In November, as the leaves fall from the trees, as the days become shorter and darker, and as we observe All Souls Day and Veterans Day, it is only natural to think about things that are of abiding value: life itself, our faith, family members present and past, the self-sacrifice of our military veterans. The same movement is afoot in the readings we hear at mass in these days: as the rhythm of the Church year draws toward its conclusion the scriptures at mass lead us to reflect on the most fundamental matters of life, ultimately bringing us to a reflection on the mystery of death, judgment and eternal life.
To this end, this Sunday we are presented with an interesting series of readings that begin in the wisdom literature of the Old Testament. In the book of Wisdom, also called the Wisdom of Solomon, we find an exhortation to seek the gift of wisdom and to practice it faithfully. We hear: “wisdom…is readily perceived by those who love her, and found by those who seek her.” Later the inspired author adds: “taking thought of wisdom is the perfection of prudence, and whoever for her sake keeps vigil shall quickly be free from care” (Wis 6:12, 14-15).
First, this passage tells us that the sort of wisdom needed to make one’s way through life is not out of reach for anyone—we have no excuse for failing to pursue it. Next it tells us that when we live according to the principles of wisdom we will be free from unnecessary concerns; that is, when a truly wise person faces life and its challenges they are filed with hope and are at peace. Though they “walk through the valley of the shadow of death, they fear no evil” (Ps 23:4).
The second reading, from Saint Paul’s First Letter to the Thessalonians, continues this same theme. Since the Thessalonians like many early Christians expected Christ to return before the present generation had passed they were concerned that some of their loved ones had already died. Paul tells them not be shaken since whenever Christ returns both the living and the dead will share in the resurrection. A healthy dose of Paul’s Christian wisdom and the hope that stems from it served to shore-up the Thessalonians’ worried spirits.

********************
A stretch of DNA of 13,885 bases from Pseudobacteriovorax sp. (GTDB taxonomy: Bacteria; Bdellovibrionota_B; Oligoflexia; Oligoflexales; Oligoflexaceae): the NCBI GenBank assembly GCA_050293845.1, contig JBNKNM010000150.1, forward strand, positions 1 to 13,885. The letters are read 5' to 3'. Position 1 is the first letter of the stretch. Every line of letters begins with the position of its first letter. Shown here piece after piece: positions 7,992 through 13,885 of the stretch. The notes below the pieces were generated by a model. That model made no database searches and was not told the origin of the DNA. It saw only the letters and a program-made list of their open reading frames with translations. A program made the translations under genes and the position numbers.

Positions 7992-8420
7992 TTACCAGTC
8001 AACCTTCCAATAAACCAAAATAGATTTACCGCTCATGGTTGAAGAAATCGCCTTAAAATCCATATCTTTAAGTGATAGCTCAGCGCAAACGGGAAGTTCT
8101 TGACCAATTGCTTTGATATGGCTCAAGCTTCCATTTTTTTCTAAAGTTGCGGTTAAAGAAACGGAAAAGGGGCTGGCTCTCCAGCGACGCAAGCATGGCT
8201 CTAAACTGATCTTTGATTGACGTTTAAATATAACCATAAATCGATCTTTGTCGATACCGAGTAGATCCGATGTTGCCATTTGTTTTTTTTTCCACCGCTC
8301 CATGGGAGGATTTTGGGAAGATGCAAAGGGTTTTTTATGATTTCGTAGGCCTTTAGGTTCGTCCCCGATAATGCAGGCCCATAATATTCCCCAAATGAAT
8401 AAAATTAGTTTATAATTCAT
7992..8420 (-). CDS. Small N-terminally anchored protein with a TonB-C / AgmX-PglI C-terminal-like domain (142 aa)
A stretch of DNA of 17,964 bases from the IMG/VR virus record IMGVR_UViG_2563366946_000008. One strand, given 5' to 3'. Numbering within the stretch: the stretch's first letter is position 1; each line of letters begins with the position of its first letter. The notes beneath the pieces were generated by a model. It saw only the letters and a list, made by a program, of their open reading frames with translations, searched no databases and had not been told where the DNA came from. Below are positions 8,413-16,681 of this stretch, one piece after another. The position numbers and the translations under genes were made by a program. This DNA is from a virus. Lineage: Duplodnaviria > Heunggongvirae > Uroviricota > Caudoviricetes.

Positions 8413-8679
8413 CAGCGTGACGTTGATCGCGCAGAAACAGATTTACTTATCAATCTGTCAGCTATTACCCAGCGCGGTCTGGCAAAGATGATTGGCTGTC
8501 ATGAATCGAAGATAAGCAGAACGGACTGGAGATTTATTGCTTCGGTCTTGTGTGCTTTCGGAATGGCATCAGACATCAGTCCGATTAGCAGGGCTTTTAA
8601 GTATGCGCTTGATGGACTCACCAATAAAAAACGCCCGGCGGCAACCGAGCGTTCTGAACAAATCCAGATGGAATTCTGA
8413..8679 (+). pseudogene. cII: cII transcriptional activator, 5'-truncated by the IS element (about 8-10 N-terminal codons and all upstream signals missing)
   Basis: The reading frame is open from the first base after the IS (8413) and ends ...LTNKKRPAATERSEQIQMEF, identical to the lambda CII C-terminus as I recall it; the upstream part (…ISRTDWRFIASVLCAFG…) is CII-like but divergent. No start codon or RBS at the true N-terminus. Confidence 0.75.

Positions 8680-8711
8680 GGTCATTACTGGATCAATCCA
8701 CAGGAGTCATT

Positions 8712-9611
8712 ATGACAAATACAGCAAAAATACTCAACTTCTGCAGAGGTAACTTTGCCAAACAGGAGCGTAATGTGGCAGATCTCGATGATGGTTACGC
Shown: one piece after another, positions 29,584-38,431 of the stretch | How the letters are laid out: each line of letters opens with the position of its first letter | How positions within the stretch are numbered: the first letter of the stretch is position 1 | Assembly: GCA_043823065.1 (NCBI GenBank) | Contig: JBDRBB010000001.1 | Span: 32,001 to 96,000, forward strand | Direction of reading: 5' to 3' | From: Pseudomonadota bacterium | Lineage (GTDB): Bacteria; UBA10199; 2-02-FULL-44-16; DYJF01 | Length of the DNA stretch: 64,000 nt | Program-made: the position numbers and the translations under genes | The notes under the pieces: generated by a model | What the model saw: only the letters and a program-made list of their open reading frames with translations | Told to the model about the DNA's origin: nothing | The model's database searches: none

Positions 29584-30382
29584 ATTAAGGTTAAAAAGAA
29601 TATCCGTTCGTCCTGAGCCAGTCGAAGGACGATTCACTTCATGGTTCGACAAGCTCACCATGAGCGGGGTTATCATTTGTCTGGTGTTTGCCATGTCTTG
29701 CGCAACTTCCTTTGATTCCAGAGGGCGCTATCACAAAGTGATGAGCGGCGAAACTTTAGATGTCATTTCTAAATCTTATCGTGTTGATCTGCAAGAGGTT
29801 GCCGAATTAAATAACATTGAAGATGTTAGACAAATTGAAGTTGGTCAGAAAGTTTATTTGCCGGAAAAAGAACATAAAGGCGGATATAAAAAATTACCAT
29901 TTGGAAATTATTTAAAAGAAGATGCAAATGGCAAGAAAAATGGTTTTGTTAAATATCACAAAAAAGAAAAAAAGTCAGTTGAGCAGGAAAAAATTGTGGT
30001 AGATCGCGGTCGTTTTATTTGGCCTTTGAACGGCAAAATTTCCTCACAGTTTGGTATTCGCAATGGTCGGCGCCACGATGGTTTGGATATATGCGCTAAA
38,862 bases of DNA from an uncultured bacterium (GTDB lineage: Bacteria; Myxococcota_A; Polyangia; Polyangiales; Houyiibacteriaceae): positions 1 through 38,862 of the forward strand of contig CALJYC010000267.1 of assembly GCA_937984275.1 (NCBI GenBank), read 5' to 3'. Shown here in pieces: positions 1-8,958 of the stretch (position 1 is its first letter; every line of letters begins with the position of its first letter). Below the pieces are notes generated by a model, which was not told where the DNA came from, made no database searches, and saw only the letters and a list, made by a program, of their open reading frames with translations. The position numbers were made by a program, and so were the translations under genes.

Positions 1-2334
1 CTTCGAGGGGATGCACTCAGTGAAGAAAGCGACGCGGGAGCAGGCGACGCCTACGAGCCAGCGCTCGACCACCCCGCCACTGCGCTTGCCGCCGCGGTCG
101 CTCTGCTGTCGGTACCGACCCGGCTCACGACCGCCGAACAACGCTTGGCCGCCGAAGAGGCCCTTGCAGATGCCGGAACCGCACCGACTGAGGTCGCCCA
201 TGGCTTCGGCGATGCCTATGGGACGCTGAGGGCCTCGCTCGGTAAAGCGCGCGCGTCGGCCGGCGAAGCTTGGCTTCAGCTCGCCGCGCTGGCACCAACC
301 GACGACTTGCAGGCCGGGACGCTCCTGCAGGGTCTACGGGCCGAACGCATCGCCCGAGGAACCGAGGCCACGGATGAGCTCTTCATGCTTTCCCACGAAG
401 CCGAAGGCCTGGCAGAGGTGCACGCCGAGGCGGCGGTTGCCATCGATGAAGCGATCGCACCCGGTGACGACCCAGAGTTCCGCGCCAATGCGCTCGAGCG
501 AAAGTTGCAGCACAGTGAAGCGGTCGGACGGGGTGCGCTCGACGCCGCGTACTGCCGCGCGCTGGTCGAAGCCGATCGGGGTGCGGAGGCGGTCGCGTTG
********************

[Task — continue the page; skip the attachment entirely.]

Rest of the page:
The reflection on wisdom and Christian life continues in the Gospel, in the account of the wise and the foolish virgins. Together with the parable of the talents which we will hear next Sunday, this passage serves as the preface to the powerful and frightening last judgement scene of Matthew’s Gospel, which we will hear at mass in two weeks’ time, on the feast of Christ the King.
The ten virgins, five wise and five foolish, are attendants at a wedding banquet, responsible to greet the groom when he arrives. When the groom arrives much later than expected and it is already evening, the five foolish virgins are left without enough oil for their lamps. The five virgins who brought extra oil represent those who have heard the call of the Lord to faith and who have responded in a wise manner, preparing themselves for the task at hand. Their prudence and foresight in bringing extra oil served them well, and is intended to be an admonition to all hearing the parable to imitate their alertness and wisdom.
As we live out these pensive days of late autumn and look ahead to Advent, let us prepare ourselves by seeking the gift of wisdom so as to have no fear of death or judgement, and to live ever more joyfully the life we have at present, in firm hope of the life to come.
Father Edward Mazich, O.S.B.